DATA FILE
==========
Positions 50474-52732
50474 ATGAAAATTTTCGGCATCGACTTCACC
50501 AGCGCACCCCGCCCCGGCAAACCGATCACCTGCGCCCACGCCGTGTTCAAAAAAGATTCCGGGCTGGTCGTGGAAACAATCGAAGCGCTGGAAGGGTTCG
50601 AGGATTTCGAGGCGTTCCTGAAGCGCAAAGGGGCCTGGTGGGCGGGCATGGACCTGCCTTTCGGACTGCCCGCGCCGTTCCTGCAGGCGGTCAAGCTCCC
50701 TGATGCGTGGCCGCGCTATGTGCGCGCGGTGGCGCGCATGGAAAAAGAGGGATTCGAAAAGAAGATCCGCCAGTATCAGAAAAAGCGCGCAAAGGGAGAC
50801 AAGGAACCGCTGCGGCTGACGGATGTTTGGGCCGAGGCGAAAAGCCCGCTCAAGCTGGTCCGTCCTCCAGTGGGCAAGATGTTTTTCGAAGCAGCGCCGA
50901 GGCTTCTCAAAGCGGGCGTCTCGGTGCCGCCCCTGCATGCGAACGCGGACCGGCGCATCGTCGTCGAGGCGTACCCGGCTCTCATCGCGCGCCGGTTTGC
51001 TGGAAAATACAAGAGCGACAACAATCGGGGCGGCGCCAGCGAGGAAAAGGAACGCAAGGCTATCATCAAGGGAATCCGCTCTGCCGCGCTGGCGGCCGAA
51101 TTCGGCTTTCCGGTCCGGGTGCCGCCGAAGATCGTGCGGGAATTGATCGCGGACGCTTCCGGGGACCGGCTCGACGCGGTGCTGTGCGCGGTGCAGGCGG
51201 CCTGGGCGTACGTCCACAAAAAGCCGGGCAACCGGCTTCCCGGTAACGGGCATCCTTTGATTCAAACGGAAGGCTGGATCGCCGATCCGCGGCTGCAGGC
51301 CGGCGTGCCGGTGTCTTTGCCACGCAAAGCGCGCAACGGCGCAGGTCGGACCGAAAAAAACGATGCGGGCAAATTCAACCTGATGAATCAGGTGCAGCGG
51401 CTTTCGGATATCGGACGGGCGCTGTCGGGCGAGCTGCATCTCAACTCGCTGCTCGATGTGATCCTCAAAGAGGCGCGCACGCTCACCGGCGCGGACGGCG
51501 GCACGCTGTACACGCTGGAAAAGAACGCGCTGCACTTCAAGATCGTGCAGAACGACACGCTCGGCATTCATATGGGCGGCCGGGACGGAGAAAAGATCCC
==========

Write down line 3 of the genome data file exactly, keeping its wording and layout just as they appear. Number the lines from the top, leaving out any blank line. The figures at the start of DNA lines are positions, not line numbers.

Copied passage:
50501 AGCGCACCCCGCCCCGGCAAACCGATCACCTGCGCCCACGCCGTGTTCAAAAAAGATTCCGGGCTGGTCGTGGAAACAATCGAAGCGCTGGAAGGGTTCG